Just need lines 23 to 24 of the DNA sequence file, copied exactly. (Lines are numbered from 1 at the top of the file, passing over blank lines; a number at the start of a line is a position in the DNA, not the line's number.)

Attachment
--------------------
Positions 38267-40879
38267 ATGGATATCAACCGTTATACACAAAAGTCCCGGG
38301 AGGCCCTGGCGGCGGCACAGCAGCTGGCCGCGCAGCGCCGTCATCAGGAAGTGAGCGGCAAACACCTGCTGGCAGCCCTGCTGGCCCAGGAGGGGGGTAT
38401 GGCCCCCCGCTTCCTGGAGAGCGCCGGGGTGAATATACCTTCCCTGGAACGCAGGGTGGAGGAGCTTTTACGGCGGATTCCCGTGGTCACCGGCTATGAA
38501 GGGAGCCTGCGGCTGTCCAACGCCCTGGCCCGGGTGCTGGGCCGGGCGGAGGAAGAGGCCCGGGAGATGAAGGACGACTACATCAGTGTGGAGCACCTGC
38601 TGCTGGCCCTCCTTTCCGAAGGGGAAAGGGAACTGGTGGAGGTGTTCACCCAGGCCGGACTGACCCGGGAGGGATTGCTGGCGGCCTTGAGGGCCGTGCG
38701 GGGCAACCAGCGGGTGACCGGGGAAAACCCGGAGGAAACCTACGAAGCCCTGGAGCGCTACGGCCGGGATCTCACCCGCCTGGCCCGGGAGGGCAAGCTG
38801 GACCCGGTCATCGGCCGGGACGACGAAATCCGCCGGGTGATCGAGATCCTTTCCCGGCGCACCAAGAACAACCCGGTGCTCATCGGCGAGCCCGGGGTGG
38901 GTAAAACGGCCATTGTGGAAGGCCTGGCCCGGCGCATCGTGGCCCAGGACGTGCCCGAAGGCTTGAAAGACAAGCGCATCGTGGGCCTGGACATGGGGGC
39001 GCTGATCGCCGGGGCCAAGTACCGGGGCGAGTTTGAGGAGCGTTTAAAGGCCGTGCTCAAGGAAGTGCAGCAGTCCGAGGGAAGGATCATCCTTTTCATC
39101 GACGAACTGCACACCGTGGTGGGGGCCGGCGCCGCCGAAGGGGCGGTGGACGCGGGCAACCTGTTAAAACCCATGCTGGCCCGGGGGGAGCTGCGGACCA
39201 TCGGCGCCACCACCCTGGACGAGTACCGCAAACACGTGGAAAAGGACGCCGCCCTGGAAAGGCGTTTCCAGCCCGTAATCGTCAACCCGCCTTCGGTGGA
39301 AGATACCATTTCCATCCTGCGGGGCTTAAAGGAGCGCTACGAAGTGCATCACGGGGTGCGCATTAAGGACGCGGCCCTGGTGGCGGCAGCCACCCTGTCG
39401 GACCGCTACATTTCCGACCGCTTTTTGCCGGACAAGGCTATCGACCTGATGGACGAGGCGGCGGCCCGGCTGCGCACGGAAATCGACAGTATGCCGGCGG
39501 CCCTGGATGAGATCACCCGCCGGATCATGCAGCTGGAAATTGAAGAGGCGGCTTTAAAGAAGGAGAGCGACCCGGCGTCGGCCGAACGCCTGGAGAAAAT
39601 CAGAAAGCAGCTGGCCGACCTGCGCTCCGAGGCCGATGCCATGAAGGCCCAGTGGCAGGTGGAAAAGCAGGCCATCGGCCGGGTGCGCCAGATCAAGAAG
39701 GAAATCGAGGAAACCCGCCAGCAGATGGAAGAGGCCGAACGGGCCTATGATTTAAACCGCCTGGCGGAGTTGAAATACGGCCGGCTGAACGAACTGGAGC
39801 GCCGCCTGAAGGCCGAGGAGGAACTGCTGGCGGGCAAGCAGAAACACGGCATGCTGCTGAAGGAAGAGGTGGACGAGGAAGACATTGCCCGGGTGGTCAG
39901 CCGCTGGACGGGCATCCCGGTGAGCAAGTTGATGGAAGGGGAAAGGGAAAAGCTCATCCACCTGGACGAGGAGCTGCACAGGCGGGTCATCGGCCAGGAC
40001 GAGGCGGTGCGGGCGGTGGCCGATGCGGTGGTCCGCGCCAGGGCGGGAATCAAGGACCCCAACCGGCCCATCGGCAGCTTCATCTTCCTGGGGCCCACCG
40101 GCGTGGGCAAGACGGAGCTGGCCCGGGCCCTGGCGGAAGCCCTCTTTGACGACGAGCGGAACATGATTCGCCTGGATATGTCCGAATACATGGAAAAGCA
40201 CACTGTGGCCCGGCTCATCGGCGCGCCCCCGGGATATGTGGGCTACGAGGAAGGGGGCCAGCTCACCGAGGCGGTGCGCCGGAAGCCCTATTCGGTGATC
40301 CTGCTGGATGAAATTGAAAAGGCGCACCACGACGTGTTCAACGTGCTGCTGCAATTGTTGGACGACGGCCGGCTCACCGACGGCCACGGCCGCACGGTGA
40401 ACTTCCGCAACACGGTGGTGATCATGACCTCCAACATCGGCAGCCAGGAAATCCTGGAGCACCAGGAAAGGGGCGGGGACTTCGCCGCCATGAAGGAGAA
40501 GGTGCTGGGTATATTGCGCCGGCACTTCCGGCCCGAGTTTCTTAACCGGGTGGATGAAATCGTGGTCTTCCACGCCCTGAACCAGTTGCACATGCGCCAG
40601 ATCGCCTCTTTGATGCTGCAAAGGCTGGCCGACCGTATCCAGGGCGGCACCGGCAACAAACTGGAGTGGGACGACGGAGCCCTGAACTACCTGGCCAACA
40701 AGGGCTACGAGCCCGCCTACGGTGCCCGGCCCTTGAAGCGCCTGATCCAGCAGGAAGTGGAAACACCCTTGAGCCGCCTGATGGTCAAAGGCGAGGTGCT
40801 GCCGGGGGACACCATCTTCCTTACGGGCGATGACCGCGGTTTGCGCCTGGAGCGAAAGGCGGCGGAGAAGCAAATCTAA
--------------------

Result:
40301 CTGCTGGATGAAATTGAAAAGGCGCACCACGACGTGTTCAACGTGCTGCTGCAATTGTTGGACGACGGCCGGCTCACCGACGGCCACGGCCGCACGGTGA
40401 ACTTCCGCAACACGGTGGTGATCATGACCTCCAACATCGGCAGCCAGGAAATCCTGGAGCACCAGGAAAGGGGCGGGGACTTCGCCGCCATGAAGGAGAA